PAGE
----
The hurt within the NDC simply appears deeper than ever thought.
Will NDC split before 2020?
No matter the hurt, this is the moment for unity, particularly in the NDC, if it is to stay together. If the current quibblings are sustained, could it see the party split before the 2020 polls?
Already, the NDC has the National Democratic Party (NDP), led by its former stalwart member and former First Lady. Nana Konadu Agyeman Rawlings, to contend with.
The wife of the Founder of the NDC, former President JJ Rawlings, had to quit the NDC to form the NDP because of diverse differences the NDC leadership then could not reconcile.
Now that the NDP is outside the box of the NDC, conscious efforts must be made by the current leadership to ensure that the NDC remains intact and united to avoid further disintegration.
This will help the NDC, now in opposition, to play its expected role seeking the mandate of the people.
Anything short of this will not augur well for the party and its numerous members, supporters and sympathisers.
Moment for unity
The NDC needs to quickly whittle down all the political noises coming from its own and settle down to do the business of a ruling party that has just lost an election or a party waiting to be in government.
If the party is to lower itself to unnecessary political gimmick, it will not inure to their good and for that matter make an impact in future polls.
Now is the time for the NDC in opposition to stay united and devise functional strategies to remain very relevant in the governance process.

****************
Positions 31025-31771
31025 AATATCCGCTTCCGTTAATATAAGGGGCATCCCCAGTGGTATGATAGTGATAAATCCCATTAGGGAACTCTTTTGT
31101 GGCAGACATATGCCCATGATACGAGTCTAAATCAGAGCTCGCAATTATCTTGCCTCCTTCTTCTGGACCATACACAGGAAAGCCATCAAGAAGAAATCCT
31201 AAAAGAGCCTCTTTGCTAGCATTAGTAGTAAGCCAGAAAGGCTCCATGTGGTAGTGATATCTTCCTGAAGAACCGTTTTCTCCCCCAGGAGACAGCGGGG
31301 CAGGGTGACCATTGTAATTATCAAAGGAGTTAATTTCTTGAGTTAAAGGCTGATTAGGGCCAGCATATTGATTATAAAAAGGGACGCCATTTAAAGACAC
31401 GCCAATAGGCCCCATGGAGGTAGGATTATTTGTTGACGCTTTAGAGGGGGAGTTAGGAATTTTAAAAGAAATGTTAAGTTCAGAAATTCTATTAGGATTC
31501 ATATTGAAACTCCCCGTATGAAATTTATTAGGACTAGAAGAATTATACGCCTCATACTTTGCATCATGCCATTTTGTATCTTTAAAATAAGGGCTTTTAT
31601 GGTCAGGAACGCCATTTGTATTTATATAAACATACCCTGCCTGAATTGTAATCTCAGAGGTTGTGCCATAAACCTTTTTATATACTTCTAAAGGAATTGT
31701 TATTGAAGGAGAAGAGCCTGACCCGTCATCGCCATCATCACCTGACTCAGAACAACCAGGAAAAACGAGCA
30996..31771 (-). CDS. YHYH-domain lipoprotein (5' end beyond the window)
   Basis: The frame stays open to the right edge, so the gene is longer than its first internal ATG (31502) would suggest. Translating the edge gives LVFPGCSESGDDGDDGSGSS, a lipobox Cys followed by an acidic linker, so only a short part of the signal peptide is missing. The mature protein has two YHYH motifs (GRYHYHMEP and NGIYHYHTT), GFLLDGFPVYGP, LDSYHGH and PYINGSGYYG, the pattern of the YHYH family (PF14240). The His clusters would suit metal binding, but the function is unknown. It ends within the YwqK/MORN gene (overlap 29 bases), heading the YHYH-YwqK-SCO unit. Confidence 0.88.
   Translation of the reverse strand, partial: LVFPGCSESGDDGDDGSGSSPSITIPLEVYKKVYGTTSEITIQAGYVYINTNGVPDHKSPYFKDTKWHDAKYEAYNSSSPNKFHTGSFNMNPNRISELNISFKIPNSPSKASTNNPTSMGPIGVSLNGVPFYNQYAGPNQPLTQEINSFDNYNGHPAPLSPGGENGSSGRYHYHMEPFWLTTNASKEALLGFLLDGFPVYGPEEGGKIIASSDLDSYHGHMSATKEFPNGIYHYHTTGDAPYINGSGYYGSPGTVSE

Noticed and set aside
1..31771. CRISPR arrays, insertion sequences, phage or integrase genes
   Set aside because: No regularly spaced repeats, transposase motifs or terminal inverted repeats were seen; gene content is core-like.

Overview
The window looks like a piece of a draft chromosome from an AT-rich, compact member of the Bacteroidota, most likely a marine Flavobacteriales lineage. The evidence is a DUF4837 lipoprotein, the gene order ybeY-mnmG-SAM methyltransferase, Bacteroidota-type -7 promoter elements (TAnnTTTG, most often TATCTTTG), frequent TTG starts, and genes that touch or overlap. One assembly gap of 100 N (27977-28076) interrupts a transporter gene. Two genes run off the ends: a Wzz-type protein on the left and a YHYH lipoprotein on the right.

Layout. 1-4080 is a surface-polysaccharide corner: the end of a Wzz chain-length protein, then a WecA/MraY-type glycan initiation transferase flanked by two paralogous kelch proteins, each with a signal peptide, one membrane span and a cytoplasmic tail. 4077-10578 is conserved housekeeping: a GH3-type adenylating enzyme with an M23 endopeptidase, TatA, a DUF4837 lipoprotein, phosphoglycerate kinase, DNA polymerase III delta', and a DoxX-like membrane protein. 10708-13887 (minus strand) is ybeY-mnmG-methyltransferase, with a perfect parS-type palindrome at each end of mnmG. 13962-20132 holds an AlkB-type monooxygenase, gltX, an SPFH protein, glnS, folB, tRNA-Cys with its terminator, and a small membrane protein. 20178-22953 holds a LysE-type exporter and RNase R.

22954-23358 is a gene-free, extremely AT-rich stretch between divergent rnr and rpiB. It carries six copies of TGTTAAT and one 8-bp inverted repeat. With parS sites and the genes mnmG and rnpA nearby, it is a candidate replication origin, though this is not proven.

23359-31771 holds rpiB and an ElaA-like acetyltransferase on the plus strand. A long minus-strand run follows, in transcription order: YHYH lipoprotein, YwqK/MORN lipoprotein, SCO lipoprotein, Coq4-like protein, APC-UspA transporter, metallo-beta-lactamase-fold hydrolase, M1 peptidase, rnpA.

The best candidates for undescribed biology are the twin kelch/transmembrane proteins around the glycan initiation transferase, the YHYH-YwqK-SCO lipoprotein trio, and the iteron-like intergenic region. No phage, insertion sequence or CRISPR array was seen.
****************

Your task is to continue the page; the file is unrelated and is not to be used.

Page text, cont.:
For instance, political parties in opposition are there to offer the nation their alternative plans for and to improve the good governance system.
The ruling NPP has a blue print and it is trying hard to fulfil its campaign promises even if in difficulty.
How is the NDC evaluating the performance of the current government and its ministers, its own members in Parliament and affairs as an opposition party to inure to its electoral fortunes.
What are therefore the NDC’s alternative solutions to meeting the needs of the citizenry?
How is it putting the ruling government on its toes to meet the expectations of Ghanaians?
Projects such as the one-district, one-factory; one-village, one-dam, one million dollar per constituency, railway expansion works, free Senior High School education, among others, are all priority projects for Ghanaians and the nation will be better off if they are achieved.
Kwesi Botchwey report
Fortunately for the NDC, the Dr Kwesi Botchwey Committee, commissioned to find out what went wrong with the NDC in the 2016 Election has come out with its findings and recommendations.
It is up to the party to adopt the report, fine-tune its findings and recommendations and chart a way forward for the NDC to prosecute its agenda of becoming a veritably responsible opposition political party.
This is what the Ghanaian electorate expect from an opposition party seeking the mandate of Ghanaians to rule.
Quibblings and squabblings send wrong signals and are definitely not the way for the NDC to go.